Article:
As I explained in my last blog post, Freire (1970) discusses the problems faced by those that are oppressed in society and proposes a model of education (critical understanding of education) that inspires students to think critically and independently from teachers so that they can be active participants in the learning process. Freire (1997) particularly stresses the importance of encouraging students to reflect upon our society and its problems. This problem-posing education that fosters critical-thinking is, in Freire’s point of view, a counterpoint to the traditional models of education that he refers to as banking education.

In the banking education, the teacher is the only active participant in the educational process, therefore he/she deposits all their knowledge into students (empty) minds. There is no consciousness or questioning on the part of the student: her only job is to passively accept such knowledge, just like in a bank deposit. Now, the problem of such educational approach is that it is unquestionably oppressive and it limits students learning. In this blog post I argue that this is a fairly common approach to music education and that we can find a more critical and democratic approach outside of the formal teaching practices we are used to.

Teacher cutting thinking

Since the development of the music conservatories in Europe and especially with the development of aesthetic education in the 20th Century, the idea of banking education has been accepted as the standard in music learning. This educational model is so blindly advocated for in this field that questioning it makes many “serious musicians” uncomfortable. In this oppressive vision, the objective of music education is to reach perfection in performance or composition based on Western aesthetic ideals. In order to be a “real musician” one has to comply with its standards; everyone else is either an amateur or educated audience.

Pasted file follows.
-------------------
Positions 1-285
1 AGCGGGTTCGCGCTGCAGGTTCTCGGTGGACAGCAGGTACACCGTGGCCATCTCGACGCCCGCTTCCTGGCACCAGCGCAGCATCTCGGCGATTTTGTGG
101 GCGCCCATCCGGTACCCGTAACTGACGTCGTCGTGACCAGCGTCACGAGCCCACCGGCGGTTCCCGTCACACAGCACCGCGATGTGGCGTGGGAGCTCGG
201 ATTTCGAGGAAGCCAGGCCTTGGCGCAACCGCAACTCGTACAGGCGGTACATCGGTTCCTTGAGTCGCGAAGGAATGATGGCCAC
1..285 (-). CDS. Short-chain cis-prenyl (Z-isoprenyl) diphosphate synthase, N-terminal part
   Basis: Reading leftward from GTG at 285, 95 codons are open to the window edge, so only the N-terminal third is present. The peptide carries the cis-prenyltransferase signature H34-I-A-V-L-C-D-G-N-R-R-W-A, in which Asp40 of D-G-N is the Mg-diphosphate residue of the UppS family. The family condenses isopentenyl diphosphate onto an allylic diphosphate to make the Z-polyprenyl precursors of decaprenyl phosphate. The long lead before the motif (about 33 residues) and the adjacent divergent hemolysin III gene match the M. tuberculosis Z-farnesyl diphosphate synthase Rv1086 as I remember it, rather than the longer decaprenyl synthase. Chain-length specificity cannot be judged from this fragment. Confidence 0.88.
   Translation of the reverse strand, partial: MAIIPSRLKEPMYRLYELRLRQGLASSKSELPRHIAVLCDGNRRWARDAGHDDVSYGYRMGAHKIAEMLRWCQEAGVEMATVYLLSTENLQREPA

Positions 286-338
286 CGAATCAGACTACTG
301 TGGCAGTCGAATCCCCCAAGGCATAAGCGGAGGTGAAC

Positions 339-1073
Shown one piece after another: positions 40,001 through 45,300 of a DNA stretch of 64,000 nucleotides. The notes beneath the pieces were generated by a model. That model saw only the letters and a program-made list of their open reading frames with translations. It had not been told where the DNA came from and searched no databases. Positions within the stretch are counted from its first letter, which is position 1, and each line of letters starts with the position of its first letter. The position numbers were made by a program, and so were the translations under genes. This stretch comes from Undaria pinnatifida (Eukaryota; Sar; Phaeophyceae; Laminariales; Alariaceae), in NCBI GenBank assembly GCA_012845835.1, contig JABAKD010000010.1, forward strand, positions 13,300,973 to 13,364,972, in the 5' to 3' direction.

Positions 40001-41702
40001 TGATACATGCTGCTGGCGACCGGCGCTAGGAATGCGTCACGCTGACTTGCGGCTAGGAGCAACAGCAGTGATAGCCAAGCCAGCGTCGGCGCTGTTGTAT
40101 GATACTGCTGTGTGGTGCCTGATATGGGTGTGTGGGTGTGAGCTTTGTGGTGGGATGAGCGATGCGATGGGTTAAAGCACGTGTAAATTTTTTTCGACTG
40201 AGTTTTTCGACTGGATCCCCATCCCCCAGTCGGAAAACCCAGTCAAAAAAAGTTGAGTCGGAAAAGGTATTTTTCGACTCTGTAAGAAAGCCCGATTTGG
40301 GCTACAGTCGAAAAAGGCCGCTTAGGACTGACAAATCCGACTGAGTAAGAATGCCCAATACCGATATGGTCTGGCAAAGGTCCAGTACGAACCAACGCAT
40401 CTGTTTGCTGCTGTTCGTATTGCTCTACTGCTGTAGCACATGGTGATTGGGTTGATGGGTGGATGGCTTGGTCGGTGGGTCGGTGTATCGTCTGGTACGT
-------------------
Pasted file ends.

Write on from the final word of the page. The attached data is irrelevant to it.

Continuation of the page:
As Small (1997) discussed, the praise of the western-tradition music has been deeply rooted in our society ever since the post-Renaissance humanist movement and it’s never-ending search for culminated in the objective, scientific world view [for more about my opinion on that topic, please check this blog post]. What was initially one musical culture became the standard for musical practice. Centuries later, when music was being integrated into the public system and when teachers saw the importance of advocating for music education, once again a western value system was used to qualify education and music education became aesthetic education. Well said, Anurandi.

The aesthetic education movement arose in the 1940s and 1950s and “dominated the music education philosophy for the next four decades” (Woodford, 2012, p. 86); said movement valued the “power” of music and its “beauty”. According to Woodford (2005), “with the rise of the civil rights and aesthetic education movements in the United States, music teachers passionately believed in, and publicly voiced the importance of music education for all children” (p. 57), but they erred in assuming that “all children everywhere should aspire to and attempt to uniformly replicate ‘definitive’ expert performances of the western ‘masterworks”” (p. 58). For that reason, “music teachers failed to develop philosophical understandings, teaching models, and pedagogical strategies that would help them accomplish their democratic goals. Instead, they reverted to traditional performance-based models, repertoires, and pedagogies divorced from the real musical world and its social problems” (p. 58).

This “salvation discourse” regarding the purpose of music education is deeply rooted in our profession and many of us truly believe that the role of music education should be to rescue students from their poor musical knowledge and unrefined musical taste. As Williams (2014) explains, “we continue to believe there is only a short list of real musical instruments and of high-quality musical styles. We have convinced ourselves that it is our job, our duty, to keep these instruments and musical styles alive so school students can find musical salvation…Come out of your mire of unmusical clutter, and I will help you understand real music!” (Williams, 2014, p. 95).